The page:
United States District Court, S.D. Mississippi, Southern Division
JAMES A. DELAUGHTER PLAINTIFF
CELESTE M. DUFRENE, ANTONIO R. MADDEN, and USAA CASUALTY INSURANCE COMPANY DEFENDANTS
MEMORANDUM OPINION AND ORDER GRANTING MOTION TO
GUIROLA, JR. UNITED STATES DISTRICT JUDGE
MATTER COMES BEFORE THE COURT on the  Motion to Remand by
USAA Casualty Insurance Company, one of the defendants in
this case. The removing defendant, Celeste Dufrene, has filed
a response, and USAA has replied. After due consideration of
the pleadings, briefs and arguments of counsel and the
relevant legal authorities, the Court finds that it does not
have jurisdiction of this cause, and it should therefore be
remanded to the Circuit Court of Jackson County, Mississippi.
USAA's request for attorneys' fees and costs is
case concerns an automobile accident allegedly caused by two
underinsured drivers. Plaintiff Delaughter seeks damages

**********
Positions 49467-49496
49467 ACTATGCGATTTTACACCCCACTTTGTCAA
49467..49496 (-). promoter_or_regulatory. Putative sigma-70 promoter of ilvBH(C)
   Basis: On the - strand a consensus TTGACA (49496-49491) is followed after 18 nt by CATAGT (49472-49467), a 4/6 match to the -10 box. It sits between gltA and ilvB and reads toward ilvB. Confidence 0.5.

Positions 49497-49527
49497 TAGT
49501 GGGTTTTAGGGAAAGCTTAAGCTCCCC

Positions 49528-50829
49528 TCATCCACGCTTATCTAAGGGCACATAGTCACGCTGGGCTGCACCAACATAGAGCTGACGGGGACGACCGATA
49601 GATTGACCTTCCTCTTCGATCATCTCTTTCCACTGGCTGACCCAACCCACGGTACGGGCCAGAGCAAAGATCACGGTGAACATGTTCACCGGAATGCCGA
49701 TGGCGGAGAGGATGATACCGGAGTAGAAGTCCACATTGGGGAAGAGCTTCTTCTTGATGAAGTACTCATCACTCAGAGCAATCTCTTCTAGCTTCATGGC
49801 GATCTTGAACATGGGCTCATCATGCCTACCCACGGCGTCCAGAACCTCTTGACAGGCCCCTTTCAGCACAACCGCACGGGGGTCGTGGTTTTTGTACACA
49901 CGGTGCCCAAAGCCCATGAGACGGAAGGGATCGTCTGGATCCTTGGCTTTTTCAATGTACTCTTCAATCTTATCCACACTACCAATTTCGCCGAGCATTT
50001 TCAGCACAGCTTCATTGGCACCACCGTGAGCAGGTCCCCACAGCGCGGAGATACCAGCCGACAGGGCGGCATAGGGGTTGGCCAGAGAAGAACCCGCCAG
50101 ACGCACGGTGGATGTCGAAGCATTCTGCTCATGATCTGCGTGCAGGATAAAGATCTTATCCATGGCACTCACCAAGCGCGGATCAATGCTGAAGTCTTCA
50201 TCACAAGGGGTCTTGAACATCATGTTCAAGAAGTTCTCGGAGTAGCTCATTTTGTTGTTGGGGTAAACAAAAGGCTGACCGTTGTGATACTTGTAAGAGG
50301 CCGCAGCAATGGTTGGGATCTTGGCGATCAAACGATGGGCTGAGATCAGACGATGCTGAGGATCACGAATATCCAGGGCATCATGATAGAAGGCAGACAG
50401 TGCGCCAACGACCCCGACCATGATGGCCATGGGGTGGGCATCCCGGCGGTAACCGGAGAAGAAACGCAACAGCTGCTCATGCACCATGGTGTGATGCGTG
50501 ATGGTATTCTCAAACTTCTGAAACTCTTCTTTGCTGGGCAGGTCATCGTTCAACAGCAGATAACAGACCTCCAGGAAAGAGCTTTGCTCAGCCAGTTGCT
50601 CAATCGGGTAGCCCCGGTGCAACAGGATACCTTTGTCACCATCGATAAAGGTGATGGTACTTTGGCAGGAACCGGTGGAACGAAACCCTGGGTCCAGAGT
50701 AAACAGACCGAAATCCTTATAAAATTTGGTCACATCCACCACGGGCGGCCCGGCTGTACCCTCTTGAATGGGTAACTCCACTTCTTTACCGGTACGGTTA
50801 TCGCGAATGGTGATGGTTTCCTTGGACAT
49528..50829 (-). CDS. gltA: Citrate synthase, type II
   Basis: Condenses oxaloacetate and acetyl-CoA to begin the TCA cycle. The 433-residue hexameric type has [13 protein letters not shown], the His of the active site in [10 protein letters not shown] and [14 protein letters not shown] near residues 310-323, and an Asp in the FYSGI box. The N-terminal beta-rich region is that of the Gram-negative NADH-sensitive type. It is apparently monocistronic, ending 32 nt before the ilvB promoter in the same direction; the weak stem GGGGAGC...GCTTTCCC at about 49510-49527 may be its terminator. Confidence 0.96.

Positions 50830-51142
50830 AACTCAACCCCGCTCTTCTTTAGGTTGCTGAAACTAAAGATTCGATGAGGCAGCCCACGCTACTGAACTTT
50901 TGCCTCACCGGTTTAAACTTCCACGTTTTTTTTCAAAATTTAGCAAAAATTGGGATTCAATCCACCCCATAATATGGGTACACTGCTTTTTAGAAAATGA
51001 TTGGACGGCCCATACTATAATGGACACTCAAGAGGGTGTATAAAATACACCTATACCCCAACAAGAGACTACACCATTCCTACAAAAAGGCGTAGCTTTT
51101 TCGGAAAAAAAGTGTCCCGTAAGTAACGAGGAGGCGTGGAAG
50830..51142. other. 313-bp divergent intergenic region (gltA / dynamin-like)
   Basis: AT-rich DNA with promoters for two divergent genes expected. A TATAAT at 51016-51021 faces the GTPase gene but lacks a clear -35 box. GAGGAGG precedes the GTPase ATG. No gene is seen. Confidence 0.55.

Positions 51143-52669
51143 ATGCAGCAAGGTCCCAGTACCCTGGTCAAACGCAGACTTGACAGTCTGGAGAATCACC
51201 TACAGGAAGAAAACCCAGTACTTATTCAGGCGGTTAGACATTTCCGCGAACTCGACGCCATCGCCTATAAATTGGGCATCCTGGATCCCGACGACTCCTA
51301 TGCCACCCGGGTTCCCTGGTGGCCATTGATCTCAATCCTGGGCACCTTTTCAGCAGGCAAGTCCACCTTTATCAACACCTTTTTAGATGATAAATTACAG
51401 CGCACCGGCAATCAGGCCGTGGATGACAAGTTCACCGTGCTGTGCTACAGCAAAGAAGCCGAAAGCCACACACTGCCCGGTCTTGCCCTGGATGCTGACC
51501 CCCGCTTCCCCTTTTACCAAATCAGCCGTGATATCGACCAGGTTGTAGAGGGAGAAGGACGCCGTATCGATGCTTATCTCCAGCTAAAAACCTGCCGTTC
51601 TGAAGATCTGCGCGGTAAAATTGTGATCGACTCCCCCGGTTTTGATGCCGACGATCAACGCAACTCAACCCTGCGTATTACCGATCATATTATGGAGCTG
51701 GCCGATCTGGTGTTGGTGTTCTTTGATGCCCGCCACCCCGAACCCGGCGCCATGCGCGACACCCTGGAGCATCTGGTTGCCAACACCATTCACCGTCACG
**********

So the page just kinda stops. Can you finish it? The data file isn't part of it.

against the drivers, plus underinsured driver insurance
benefits from his own insurer, USAA. USAA states that counsel
for Dufrene contacted USAA's counsel and requested
consent to removal. USAA responded that it did not and would
not consent. (USAA Mem. 3, ECF No. 4). Nevertheless, Dufrene
removed the case, asserting that USAA's consent was not
necessary; it had been improperly joined because the
plaintiff's claims against USAA are separate and distinct
from the plaintiff's claims against the tortfeasors. USAA
now seeks remand on the grounds that the removal was
defective because USAA was properly joined, and therefore its